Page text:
“Teaching kids to play” is something that goes on constantly at home and in the early childhood classroom, but it also has implications for a museum or other informal learning space. These kids are just learning the fundamentals of play, and are now walking into a space where the rules may seem totally different!
Keeping that in mind you can look around your space and see how it supports children at play. If you are lucky enough to have a lot of staff on the floor then can model what is supposed to happen for the visitors. If not, and lets face it “not” is usually the case, then you have to get creative. Can you make signage that is understandable for pre-readers? Are the materials so clearly defined that someone can intuit their use (or, on the flip side, so open-ended they can be used in lots of different ways?). Is there media you can incorporate to do some of the modeling?
There is no ‘right’ answer, just the one that best fits your mission, space and budget. In fact, I would suggest you don’t commit to something expensive right away. Test some things out, see what gets the results you were hoping for and then implement it in a more permanent way.
Having a guide to the space is important not just for the kids, but for the adults. A lot of adults feel like they “aren’t good” at playing. They may be uncomfortable, feel like they don’t have ideas or don’t want to do it “wrong.” Having modeling and ideas out will encourage them to engage in the activity. Although we don’t want to stifle anyone’s creativity, sometimes having a “plan” in place will actually promote more play then a totally blank canvas!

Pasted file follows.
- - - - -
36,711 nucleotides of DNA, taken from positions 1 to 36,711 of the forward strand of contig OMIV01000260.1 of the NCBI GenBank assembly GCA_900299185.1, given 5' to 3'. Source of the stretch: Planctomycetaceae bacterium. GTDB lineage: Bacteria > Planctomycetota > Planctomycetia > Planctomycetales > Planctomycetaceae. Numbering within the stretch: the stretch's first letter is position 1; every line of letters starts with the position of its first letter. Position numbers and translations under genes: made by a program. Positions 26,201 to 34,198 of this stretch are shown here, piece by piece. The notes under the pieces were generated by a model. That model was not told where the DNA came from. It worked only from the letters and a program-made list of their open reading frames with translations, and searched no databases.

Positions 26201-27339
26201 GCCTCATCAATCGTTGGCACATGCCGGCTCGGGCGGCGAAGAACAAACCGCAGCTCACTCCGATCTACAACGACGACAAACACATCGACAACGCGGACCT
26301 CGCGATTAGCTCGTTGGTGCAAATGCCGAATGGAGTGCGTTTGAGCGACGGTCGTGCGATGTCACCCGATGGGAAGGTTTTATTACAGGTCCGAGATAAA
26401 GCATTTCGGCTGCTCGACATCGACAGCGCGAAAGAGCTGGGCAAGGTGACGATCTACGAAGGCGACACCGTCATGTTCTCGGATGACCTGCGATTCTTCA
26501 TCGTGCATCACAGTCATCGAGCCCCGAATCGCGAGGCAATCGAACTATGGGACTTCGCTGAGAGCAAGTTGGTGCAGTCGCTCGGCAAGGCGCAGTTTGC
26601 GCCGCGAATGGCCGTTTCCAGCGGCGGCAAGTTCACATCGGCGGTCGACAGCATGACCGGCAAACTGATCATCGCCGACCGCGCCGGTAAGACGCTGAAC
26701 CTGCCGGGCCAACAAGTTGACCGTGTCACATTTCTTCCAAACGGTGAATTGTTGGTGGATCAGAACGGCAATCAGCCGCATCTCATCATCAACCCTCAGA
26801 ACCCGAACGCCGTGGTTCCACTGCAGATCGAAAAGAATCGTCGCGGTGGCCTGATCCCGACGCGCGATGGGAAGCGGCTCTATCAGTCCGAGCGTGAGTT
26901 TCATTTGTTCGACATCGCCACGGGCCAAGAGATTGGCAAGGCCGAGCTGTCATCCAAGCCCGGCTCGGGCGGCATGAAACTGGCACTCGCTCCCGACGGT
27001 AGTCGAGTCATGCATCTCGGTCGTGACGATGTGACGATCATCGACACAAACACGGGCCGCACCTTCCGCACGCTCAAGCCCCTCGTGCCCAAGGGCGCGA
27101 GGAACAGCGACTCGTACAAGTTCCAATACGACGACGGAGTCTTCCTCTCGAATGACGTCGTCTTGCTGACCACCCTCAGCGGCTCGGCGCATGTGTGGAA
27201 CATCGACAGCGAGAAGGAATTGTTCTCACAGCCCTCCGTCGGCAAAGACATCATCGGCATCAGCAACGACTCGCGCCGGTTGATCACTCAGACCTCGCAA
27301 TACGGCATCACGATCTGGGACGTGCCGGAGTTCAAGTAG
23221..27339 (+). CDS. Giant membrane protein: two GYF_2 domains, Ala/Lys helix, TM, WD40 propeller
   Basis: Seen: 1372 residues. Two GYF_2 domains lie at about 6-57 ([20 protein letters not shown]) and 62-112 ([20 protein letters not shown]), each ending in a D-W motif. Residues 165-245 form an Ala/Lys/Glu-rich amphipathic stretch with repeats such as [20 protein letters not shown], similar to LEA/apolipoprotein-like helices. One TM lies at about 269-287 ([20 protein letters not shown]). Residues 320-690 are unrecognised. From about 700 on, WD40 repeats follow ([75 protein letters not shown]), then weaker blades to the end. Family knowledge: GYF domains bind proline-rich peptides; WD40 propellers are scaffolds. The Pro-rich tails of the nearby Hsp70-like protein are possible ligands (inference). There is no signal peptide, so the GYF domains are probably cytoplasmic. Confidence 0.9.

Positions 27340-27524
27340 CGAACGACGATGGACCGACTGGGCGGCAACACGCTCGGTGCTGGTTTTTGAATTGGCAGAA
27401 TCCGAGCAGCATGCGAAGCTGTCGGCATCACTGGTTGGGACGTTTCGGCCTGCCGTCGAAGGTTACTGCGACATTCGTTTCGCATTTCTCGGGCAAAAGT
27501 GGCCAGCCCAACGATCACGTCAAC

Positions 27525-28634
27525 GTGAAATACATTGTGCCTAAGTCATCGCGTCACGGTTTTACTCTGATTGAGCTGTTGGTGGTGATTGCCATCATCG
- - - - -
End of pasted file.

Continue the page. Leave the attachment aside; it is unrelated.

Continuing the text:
Sometimes when we have worked really hard to design something, we just are too close to it. The activity seems totally logically, easy to understand and really FUN! We have to remember that to someone just walking in they don’t know the whole back story, all they see is what is right in front of them. So, let them in on your plan and give them some guidance so they can enjoy it just as much as you do.